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Josiah McElheny, ‘Lilly Reich (and Wilhem Wagenfeld), Blue’, Christie's
Josiah McElheny, ‘Lilly Reich (and Wilhem Wagenfeld), Blue’, Christie's
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Josiah McElheny

Lilly Reich (and Wilhem Wagenfeld), Blue

Hand-blown glass, wood, polished lacquer paint and hardware
About the work
Exhibition history
Provenance
C
Christie's
Signature
Lilly Reich (and Wilhem Wagenfeld), Blue
Josiah McElheny
American, b. 1966
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Josiah McElheny explores the limits of memory, knowledge, and history in his elegant glass works. As he explains: “I don’t really believe in history. And I think that, at some level, that’s one subject of some of my work—the fact that history is mutable, which is essentially denying history.” Through his handcrafted glass objects, which he displays in groups and in combination with mirrors, photographs, and text, McElheny evokes our continual striving to construct a coherent understanding of the past and the stories we tell in the process. In McElheny’s work, the infinite reflectivity of glass becomes a metaphor for the act of reflection—on ideas, memories, and history—itself. He was awarded a MacArthur Fellowship in 2006.

Josiah McElheny, ‘Lilly Reich (and Wilhem Wagenfeld), Blue’, Christie's
Josiah McElheny, ‘Lilly Reich (and Wilhem Wagenfeld), Blue’, Christie's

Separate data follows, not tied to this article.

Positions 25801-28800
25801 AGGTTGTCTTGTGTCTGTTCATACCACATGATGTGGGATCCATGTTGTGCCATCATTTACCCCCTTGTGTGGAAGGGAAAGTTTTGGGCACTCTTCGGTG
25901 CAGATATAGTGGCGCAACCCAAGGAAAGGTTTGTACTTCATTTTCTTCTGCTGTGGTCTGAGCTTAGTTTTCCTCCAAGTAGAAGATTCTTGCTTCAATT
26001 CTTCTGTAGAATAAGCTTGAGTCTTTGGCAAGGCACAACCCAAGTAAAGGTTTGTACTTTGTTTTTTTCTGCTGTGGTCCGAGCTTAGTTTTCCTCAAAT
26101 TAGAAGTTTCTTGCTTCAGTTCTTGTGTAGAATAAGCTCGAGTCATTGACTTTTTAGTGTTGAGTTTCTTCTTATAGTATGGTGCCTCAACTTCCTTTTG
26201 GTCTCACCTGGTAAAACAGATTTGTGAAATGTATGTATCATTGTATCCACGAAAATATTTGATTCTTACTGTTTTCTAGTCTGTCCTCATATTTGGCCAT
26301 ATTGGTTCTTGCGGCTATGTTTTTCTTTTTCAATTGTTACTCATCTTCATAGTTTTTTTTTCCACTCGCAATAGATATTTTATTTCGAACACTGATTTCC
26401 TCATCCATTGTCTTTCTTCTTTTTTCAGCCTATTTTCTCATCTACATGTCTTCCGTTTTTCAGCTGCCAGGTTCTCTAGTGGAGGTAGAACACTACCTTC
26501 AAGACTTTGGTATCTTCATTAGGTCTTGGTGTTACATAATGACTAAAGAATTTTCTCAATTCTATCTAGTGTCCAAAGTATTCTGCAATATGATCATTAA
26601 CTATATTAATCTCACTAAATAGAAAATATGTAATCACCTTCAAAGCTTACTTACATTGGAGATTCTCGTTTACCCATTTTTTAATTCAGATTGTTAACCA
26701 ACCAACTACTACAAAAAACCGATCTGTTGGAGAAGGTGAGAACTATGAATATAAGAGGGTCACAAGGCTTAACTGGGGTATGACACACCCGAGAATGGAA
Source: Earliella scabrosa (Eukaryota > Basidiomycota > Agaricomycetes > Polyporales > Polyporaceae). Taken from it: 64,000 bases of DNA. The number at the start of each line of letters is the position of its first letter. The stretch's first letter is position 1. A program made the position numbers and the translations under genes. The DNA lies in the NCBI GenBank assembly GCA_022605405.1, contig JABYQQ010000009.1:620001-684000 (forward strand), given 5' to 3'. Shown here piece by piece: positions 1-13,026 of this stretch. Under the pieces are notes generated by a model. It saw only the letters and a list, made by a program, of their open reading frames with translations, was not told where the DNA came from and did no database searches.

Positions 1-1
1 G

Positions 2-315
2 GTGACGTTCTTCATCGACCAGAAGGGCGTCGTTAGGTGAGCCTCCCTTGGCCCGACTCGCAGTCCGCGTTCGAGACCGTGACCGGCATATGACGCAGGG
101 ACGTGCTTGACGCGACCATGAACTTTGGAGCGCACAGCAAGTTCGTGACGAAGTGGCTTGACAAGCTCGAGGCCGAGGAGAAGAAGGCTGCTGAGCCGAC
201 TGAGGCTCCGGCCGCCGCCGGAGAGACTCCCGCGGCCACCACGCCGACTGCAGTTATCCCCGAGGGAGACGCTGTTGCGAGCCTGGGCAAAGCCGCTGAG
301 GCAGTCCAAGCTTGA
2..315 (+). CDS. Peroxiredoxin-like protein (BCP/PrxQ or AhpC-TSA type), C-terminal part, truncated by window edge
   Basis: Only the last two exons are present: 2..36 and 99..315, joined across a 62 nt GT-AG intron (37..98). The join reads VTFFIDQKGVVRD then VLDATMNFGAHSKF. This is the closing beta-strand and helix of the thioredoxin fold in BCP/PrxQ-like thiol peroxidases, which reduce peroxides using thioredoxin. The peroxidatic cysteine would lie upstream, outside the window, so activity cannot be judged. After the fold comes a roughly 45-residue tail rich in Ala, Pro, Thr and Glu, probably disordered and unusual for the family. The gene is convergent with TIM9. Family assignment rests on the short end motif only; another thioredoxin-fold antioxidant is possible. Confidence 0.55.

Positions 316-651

Save
Save
Share
Share
Save
Save
Share
Share
About the work
Exhibition history
Provenance
C
Christie's
Signature
Lilly Reich (and Wilhem Wagenfeld), Blue
Josiah McElheny
American, b. 1966
Follow

Josiah McElheny explores the limits of memory, knowledge, and history in his elegant glass works. As he explains: “I don’t really believe in history. And I think that, at some level, that’s one subject of some of my work—the fact that history is mutable, which is essentially denying history.” Through his handcrafted glass objects, which he displays in groups and in combination with mirrors, photographs, and text, McElheny evokes our continual striving to construct a coherent understanding of the past and the stories we tell in the process. In McElheny’s work, the infinite reflectivity of glass becomes a metaphor for the act of reflection—on ideas, memories, and history—itself. He was awarded a MacArthur Fellowship in 2006.

Josiah McElheny

Lilly Reich (and Wilhem Wagenfeld), Blue

Hand-blown glass, wood, polished lacquer paint and hardware